- Card swipe By default, CS students working for the department and CS faculty have their Id numbers added to the card swipe lock for the unix lab. Others who think they would need access to the lab when it is not normally open should contact the director of CS.
Lab Assistant Duties
All All lab assistants (whether grad or undergrad) have the following duties.
- Mondays 3pm - lab meeting.
- Show up when you are on duty (at least 5 minutes early).
- Reply to emails from department faculty and staff (mostly director of CS and department administrative assistant) promptly (within 1/2 a day, say).
- Spend 30 minutes per week cleaning the unix lab. A schedule is created at the beginning of the term of what you are responsible for cleaning each week.
- Be on campus from the first day of classes through the last day of classes.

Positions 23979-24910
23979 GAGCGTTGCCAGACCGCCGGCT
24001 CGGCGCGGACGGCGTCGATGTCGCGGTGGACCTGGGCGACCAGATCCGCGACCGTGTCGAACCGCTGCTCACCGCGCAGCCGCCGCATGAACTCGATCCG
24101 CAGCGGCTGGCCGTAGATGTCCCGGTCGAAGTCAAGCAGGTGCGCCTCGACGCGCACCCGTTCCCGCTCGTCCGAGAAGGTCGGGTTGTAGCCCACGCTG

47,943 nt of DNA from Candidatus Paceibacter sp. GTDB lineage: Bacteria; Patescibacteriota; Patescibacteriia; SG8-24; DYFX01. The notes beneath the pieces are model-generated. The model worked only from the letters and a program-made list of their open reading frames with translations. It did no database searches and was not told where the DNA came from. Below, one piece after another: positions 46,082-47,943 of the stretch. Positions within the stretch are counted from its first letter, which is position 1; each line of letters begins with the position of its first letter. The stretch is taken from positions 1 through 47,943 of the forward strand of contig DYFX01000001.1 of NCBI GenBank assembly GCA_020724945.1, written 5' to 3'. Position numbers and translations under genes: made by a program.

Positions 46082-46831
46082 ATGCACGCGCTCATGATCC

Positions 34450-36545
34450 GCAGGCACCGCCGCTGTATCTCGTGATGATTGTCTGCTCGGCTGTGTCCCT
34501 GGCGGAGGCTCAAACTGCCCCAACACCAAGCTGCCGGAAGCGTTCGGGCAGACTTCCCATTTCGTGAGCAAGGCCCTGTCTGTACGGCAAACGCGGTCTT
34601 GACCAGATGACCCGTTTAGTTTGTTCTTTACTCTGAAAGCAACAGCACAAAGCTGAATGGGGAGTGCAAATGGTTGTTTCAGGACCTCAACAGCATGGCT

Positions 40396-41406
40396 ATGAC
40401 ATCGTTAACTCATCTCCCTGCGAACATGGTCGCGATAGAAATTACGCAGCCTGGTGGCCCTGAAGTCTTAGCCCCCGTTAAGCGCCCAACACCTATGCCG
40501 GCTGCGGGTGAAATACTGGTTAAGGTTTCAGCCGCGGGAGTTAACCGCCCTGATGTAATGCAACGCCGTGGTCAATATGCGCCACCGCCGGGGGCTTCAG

- Complete any task asked of you by the CS faculty, department chairperson, or department administrative assistant.
- Help with programming review sessions when your schedule allows.
- Available to help with the CS website.
GAs Graduate assistants have the following additional duties.
- Be on campus through the end of exams.
- Finish grading within 3 days of receiving it (and to it how the faculty ask you to).
- Look for cheating in the assignments you grade - either copied from the internet or from other students. It is suspicious if someone with low quiz/exam grades has code that is too good, or if a student is using something that wasn't taught in class.
- You are scheduled to be in the lab 7 hours per week. Each of your class assignments (as listed on the people page) is for 6.5 hours of grading or other work for that faculty member per week. If the faculty member has not given you grading work to do, then use your 6.5 hours to stay up to date on assignments and content in the course. If you finish that, then spend some extra time in the unix lab.
- Attend any events and complete any training required of GAs by the College of Graduate and Professional Studies.
- Help with the annual programming contest(s).
- Be available to help with the department's homecoming table on the Saturday of homecoming (typically mid-October).